Pursuing an MBA is a life-changing, difficult, and rewarding experience. Students will learn business, leadership, and management skills; grow their network; and be exposed to new sectors and career opportunities. So, how should admitted students prepare for these changes in order to put themselves in the best place to succeed?
These are the top 10 ways to prepare for your MBA:
1. Prepare Mentally 2. Practice Good Time Management 3. Dig into the Literature 4. Attend Orientation and Meet-and-Greets 5. Talk to Students and Alumni 6. Maintain and Build your Network 7. Brush Up On Quantitative Skills 8. Pick a Concentration 9. Prepare For Recruiting 10. Get Comfortable
1. Prepare Mentally
Business schools provide a rigorous and intellectually challenging curriculum as well as an important social aspect. It will require hard work and balancing, especially for students with families. To make sure that you are up for the academic and social demands of business school, get plenty of rest before starting your program.
2. Practice Good Time Management
One of the most important skills you can learn is effective time management. As a successful professional, this might seem like a no-brainer, but the intensity of an MBA workload will be very difficult without efficient planning. Getting into good time management habits like making a daily schedule and using a planner will benefit you throughout your MBA and after.
3. Dig into the Literature
During the first year of an MBA, students read hundreds of pages a week to prepare for class discussions so it’s a good idea to start strengthening that muscle now. Also, there are many books available on core business principles and other topics that can help students succeed throughout their MBA and beyond. Business Insider published its 17 top recommendations for MBA students. See their list here.
4. Attend Orientation and Meet-and-Greets
One benefit of an MBA is the community that the program and school provide. As an incoming student, it’s important and beneficial to attend any social mixes or orientations. Many schools offer a welcome weekend and other pre-term events that give their students an opportunity to connect with future cohorts. Also, by spending time on campus, matriculated individuals will be able to familiarize themselves with the resources available to them.
5. Talk to Students and Alumni
All throughout the MBA application process, learning from those who have gone through the experience can be incredibly rewarding. Both current and former MBA students can provide valuable insights on what they wished they had known before pursuing their degree and offer tips and tricks for success.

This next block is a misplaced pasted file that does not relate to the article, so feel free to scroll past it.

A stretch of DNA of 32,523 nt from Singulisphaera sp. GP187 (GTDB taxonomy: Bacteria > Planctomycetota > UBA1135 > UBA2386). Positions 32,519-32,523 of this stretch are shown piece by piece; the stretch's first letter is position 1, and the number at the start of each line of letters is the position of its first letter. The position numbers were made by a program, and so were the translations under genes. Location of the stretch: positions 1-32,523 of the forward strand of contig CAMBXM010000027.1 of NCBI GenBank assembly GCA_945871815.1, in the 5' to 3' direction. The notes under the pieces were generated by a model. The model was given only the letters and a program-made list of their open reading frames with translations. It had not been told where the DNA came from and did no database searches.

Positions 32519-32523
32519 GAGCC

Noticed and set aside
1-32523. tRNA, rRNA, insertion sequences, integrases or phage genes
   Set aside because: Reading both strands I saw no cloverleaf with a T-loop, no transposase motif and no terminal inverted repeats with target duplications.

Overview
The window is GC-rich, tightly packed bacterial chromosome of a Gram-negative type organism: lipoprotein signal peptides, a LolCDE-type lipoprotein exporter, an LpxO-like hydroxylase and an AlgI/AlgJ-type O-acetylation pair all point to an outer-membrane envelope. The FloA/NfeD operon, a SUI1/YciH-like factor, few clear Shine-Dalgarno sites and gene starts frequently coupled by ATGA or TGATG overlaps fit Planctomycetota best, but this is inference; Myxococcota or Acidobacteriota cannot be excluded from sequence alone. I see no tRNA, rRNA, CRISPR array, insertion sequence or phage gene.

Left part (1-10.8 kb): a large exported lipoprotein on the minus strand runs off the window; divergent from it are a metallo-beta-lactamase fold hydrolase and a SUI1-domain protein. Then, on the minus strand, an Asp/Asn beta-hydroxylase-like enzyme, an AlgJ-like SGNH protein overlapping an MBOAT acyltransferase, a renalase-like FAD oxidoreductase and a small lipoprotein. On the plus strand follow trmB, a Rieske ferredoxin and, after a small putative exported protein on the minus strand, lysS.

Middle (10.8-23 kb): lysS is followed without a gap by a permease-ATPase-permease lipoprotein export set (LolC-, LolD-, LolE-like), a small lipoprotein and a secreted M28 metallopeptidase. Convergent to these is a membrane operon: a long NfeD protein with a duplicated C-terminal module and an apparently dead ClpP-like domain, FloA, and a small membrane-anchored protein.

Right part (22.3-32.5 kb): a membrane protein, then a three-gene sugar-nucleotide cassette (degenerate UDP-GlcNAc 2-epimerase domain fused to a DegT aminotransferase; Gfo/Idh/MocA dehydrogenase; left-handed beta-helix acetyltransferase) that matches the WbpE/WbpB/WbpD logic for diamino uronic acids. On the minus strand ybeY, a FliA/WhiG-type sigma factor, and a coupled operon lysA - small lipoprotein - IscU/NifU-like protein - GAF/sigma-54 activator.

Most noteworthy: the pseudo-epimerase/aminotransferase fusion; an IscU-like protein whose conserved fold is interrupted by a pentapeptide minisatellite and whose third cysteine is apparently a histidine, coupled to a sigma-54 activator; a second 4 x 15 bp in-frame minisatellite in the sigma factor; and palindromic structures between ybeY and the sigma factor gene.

6. Maintain and Build your Network
Through social media channels for admitted students and pre-term events, you’ll get the chance to connect with future classmates and expand your network. Also, maintaining your network from a previous work experience or degree can provide future job opportunities or people who can offer advice and insight on your MBA journey.
7. Brush up on Quantitative Skills
Many first-year MBA students lack or struggle with quantitative skills. Because of this, a lot of top MBA programs offer refresher math camps for accepted students during the summer. You can also review the course syllabus online and purchase textbooks in advance. Many students, even those with a finance background, know that these additional learning opportunities provide valuable time to network and bond with their future classmates before the start of classes and recruiting activities.
8. Pick a Concentration
There are a lot of business schools that are known for their specific strengths, such as entrepreneurship, marketing, or finance. Many programs also offer the chance for students to specialize in a specific concentration. It’s important to think through what concentration you might pursue while factoring in your goals and passions. Having some idea will help you choose your electives, take advantage of on-campus recruiter events, find pertinent internships, and join clubs.
9. Prepare for Recruiting
During the summer before enrollment, some students make a list of companies they’d be interested in working for that actively recruit on campus. You can research these companies and the contacts at them for informational interviews, to build your network, or leave the door open for future employment. Adjust your resume and review your LinkedIn and other social media accounts to be fully prepared.
10. Get Comfortable
Since you will soon be spending a lot of time on campus, it would be helpful to familiarize yourself with the surroundings. Take a tour and see the location of your lectures, libraries, and career centers. Also, check out potential neighborhoods and do a trial test drive to campus. Take care of all housekeeping items so that when you get to campus, you can fully focus on the academic and social experience. Work out your budget, set up insurance, and join a gym!
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